5 Reasons to Take that Trip to Tucson

It's not always easy to get there from Houston, but The Old Pueblo is worth the flight.

By Katharine Shilcutt December 6, 2016

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Tucson at sunset from the General Hitchcock Highway

When Barbara Kingsolver set out to write her now-famous treatise on locavorism, Animal, Vegetable, Miracle, the first step she and her family took towards the goal of growing all of their own food for a year was to move away from their home in Tucson to more fertile farmlands in Virginia. But that's not to say nothing grows here in the stunning Sonoran Desert, which is ablaze with life around every canyon bend. You just probably want more diversity in your diet than saguaro cactus fruit, is all.

For a Houstonian, deserts and mountains like those that surround Tucson are incredibly alien environments, worthy of visiting for the exotic scenery alone. But getting to Tucson from here is no easy task. There are a few direct flights on United into Tucson's small airport, but they're pricey. Southwest makes layovers in Los Angeles, turning a trip to Tucson into an all-day slog. American Airlines is your best bet, making short layovers in either Dallas or Phoenix.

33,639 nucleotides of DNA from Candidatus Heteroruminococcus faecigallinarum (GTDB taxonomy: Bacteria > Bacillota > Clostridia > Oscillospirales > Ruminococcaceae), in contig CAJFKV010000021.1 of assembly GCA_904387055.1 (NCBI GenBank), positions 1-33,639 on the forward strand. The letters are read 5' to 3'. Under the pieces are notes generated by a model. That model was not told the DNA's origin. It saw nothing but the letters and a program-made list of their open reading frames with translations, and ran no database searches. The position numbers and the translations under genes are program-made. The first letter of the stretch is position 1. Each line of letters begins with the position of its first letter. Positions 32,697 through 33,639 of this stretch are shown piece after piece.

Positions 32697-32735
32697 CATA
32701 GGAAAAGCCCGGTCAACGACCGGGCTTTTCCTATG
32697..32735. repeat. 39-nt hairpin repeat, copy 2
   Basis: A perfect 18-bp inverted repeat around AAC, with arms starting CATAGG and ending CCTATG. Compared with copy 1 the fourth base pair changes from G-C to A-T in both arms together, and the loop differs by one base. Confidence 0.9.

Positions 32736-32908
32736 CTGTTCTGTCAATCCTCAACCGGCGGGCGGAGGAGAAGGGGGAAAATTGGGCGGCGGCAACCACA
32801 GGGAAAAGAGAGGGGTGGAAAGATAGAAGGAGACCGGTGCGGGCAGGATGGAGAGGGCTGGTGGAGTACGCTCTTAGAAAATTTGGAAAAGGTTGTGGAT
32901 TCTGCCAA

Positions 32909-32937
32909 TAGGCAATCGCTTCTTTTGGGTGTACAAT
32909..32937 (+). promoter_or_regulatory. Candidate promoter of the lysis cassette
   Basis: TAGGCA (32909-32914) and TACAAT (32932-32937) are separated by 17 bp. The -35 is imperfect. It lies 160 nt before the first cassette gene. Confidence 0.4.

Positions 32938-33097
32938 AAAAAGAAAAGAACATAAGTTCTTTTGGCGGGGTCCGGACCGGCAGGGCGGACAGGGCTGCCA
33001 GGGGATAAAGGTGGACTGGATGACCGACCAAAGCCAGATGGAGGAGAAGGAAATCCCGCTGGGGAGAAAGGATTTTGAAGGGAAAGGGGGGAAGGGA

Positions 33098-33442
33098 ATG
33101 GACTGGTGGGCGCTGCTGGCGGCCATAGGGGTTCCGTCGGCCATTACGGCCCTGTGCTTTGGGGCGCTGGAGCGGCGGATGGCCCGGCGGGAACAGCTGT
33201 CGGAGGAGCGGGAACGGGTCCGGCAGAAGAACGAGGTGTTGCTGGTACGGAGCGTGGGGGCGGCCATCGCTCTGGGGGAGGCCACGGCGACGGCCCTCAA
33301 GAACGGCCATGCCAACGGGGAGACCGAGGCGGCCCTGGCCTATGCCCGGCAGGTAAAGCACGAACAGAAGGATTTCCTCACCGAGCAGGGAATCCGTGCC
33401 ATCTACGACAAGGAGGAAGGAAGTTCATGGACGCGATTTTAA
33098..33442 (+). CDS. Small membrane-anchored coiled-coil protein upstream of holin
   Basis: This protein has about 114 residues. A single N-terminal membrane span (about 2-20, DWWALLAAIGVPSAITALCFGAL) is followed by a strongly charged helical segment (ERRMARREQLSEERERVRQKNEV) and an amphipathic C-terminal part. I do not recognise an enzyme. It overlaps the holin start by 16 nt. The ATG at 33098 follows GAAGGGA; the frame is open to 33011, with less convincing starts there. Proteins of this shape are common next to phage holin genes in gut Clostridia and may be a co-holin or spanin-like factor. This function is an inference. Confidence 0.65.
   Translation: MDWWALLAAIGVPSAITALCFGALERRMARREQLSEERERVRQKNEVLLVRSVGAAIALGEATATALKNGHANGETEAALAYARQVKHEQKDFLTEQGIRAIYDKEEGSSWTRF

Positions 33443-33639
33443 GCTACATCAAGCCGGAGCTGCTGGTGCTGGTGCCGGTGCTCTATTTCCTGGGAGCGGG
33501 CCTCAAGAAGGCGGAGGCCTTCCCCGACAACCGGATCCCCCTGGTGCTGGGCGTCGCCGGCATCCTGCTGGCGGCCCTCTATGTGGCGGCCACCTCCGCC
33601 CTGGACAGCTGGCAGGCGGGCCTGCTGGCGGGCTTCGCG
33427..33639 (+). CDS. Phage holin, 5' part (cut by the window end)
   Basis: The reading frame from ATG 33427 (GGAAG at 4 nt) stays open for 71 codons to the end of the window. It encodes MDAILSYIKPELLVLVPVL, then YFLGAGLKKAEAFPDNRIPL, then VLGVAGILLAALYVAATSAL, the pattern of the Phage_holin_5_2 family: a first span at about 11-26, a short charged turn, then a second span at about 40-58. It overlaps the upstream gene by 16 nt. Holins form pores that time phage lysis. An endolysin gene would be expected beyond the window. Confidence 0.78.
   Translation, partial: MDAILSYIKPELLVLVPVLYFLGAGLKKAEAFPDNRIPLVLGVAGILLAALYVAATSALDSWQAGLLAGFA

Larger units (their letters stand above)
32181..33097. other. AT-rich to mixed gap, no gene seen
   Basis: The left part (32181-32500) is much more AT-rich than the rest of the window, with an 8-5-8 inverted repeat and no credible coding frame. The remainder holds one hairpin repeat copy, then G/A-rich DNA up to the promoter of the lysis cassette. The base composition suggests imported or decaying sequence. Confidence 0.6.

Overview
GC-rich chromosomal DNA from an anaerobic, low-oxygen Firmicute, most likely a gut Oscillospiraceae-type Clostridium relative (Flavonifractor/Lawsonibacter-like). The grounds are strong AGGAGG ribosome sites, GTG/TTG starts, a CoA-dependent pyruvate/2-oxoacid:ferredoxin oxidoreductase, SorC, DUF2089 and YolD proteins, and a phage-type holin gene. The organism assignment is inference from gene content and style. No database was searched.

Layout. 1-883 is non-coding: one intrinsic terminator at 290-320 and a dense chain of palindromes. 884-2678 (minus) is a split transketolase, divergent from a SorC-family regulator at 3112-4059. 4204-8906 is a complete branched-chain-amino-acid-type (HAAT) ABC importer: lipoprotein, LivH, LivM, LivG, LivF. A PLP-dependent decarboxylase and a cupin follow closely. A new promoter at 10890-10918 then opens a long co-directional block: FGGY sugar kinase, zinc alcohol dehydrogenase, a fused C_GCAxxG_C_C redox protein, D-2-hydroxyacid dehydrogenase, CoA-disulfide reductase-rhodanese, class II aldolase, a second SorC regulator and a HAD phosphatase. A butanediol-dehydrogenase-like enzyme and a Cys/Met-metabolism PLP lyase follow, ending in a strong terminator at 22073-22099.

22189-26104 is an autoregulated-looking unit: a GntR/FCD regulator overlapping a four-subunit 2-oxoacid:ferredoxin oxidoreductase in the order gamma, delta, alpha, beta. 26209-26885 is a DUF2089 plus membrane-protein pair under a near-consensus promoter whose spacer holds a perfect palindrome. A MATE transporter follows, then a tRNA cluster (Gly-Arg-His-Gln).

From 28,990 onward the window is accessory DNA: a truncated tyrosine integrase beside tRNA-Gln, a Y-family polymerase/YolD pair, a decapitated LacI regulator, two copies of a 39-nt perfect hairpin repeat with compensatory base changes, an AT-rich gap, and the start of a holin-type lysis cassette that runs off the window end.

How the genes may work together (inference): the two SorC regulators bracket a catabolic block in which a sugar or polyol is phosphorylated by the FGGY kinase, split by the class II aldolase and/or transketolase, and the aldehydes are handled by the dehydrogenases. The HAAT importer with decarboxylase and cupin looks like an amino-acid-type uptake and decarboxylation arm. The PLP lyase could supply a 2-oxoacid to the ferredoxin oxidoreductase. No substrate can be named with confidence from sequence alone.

I'd suggest simply grabbing a cheap ticket to Phoenix and renting a car for the short, two-hour drive to Tucson. You'll want a car once you're there anyway—despite the cute trolley system downtown—and the drive south to Tucson will take you straight past one of the main reasons to make that visit:

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A tram takes visitors along this road into the Sabino Canyon and beyond.

The Santa Catalina Mountains and the Coronado National Forest

Whether you visit in the summer or the winter, the rugged Santa Catalina Mountains and the surrounding Coronado National Forest offer ample hiking and other outdoor activities—yes, even for those who aren't in the kind of peak physical shape it took Sara Plummer Lemmon to be the first woman to scale Mount Lemmon, the highest peak in the Catalina range, in 1881.